What is a Foosh? It’s the medical shorthand for a Fall on an Outstreched Hand. In my case the fall resulted in a broken bones in my wrist.
Most reactions are, firstly sympathy, and then silly boy. I know you’ll be curious as to how it happened. This where the silly boy becomes true. Standing of on the lower step of a badly positioned step ladder, and reaching for Christmas decorations on the top shelf in our garage the ladder went one way and me the other. Result broken bones in my wrist.
One finger typing is annoying, so have been enjoying walks in and around home. Here’s a group of images from my walks.
Re the detention pond. I met a local parish councillor on one walk, and she told me that the inlet and outlet of the detention pond are blockage free, it’s just that the ground is saturated meaning the water takes time to drain away.
We’re Friends of Gordon’s School, because it’s local, well run, and worthy of our support of its fundraising activities.
And so it was last Saturday we attended a fundraing dinner to generate funds fot school’s planned sports hub – see HERE.
Goodness me we’ve eaten many a fine dinner, though have never had truffle oil and lobster oil to add to the courses delivered in small squeezable bottles, and for dessert we were offered a small glass phial with cork top of coloured sugar to add to the course.
Always good to do something different, and for a good cause.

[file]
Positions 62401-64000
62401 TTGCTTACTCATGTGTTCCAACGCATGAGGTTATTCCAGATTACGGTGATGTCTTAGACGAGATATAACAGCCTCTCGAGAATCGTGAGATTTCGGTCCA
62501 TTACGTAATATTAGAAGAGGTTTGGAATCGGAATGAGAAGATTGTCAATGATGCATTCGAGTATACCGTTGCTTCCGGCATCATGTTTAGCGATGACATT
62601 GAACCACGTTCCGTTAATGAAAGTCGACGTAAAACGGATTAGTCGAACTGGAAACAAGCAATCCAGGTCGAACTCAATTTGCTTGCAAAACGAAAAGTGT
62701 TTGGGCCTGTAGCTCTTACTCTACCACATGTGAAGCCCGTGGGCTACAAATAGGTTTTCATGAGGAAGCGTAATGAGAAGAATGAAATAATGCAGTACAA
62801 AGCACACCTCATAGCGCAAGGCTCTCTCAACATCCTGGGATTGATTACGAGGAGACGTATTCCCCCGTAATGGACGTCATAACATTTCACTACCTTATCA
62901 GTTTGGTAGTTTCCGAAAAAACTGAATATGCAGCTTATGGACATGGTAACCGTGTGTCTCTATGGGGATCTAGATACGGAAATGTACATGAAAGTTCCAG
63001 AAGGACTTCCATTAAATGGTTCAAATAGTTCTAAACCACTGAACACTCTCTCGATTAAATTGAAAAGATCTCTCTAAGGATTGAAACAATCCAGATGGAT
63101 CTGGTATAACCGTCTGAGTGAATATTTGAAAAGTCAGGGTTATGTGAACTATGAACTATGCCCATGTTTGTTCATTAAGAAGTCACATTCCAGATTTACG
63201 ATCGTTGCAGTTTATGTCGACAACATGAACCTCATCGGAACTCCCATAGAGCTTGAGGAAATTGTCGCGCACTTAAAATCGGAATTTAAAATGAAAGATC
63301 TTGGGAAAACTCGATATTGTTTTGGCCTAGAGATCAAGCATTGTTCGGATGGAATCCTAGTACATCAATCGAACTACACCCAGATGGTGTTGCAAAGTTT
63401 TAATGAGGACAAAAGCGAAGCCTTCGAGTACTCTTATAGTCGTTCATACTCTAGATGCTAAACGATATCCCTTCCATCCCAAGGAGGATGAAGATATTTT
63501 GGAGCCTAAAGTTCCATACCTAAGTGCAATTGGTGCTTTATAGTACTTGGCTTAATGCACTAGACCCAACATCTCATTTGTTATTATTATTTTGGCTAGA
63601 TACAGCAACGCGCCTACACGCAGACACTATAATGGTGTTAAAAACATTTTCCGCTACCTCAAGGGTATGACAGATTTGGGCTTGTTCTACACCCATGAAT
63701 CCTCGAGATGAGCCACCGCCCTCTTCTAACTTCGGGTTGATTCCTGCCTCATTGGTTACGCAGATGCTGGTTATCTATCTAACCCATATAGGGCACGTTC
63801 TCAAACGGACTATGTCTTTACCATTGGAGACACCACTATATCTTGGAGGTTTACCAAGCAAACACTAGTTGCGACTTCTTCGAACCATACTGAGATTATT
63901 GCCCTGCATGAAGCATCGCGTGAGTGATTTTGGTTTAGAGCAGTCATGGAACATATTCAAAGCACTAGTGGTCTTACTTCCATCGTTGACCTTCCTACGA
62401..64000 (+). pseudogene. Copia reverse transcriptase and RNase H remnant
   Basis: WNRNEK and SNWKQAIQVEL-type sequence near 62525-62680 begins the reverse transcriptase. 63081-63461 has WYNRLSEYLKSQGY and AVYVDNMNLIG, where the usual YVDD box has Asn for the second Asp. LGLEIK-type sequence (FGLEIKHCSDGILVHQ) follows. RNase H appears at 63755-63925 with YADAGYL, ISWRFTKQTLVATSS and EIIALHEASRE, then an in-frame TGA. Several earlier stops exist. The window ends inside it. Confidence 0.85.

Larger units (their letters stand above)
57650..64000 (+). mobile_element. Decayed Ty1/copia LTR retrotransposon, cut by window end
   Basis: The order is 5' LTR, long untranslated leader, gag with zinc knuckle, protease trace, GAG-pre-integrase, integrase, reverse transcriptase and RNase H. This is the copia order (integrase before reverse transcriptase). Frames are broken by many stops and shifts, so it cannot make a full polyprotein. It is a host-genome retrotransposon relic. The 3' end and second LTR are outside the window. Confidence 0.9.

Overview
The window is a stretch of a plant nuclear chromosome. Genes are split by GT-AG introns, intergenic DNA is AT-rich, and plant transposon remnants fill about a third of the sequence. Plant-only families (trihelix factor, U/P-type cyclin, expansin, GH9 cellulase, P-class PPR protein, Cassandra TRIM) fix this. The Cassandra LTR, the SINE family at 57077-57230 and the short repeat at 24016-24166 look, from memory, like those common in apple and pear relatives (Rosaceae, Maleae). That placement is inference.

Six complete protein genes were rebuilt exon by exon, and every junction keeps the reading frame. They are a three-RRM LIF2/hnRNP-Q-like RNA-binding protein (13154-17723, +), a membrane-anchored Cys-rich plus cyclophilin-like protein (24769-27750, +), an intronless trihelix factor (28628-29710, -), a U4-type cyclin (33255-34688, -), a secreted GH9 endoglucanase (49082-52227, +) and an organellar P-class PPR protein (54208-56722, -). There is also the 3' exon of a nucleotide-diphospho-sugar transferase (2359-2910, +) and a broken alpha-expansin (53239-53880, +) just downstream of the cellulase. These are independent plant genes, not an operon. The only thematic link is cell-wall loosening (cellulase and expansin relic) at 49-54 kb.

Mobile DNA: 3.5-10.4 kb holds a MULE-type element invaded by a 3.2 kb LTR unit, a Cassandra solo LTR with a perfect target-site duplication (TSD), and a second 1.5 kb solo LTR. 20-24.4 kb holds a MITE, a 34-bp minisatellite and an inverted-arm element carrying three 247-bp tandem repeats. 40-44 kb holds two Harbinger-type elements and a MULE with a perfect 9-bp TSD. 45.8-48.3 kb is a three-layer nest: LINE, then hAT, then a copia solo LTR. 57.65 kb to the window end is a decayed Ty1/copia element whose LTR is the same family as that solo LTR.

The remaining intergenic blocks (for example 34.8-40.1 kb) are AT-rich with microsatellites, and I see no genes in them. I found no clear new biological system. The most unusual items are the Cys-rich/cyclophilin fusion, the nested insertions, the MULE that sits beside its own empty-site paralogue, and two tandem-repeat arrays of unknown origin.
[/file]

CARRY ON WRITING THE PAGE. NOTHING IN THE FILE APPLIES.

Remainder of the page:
I said in part 1 that i love a good infographic. Here’s the second such one I’ve taken from my recently uncovered Twitter and website of Simon Kuestenmacher. Here’s what he said in his tweet about the infographic below.
A fresh take on the popular historic travel time from London in 1914 map. This time from Real Life Lore. Source: buff.ly/2JjGRnX
I’ve books to return to the library. As it’s raining, I’m idling on the Internet till it stops.
An infographic on the words for “two” in 75 different languages, and how they are related is what I’ve discovered on Simon Kuestenmacher’s twitter feed. I do love a good infographic. Click on image to expand. Simon’s website is https://www.simonkuestenmacher.com/
Here’s part 2 of the Autochrome images taken by Clifton Royal Adams in the late 1920’s. Clifton was American photographer sent by the National Geographic magazine to capture views of England.
Here are a few photos by American photographer Clifton R. Adams, who was sent to England in the 1920’s by the National Geographic magazine to record life on farms, in towns and cities, and residents at work and play.
The photos are Autochromes – a time-consuming and complicated film process requiring long exposure times. The resulting images have aa atmospheric quality.
What did I see when looking into the hole in Red Road, being dug to inspect for conditions for the route of the Esso oil pipeline?
Nothing very much. The uncovered ground strata didn’t reveal much that I could see, but then I’m no expert. Anyway, here’s a photo of what I saw. A trickle of water was being sucked up. Think I’ll revist later in the week.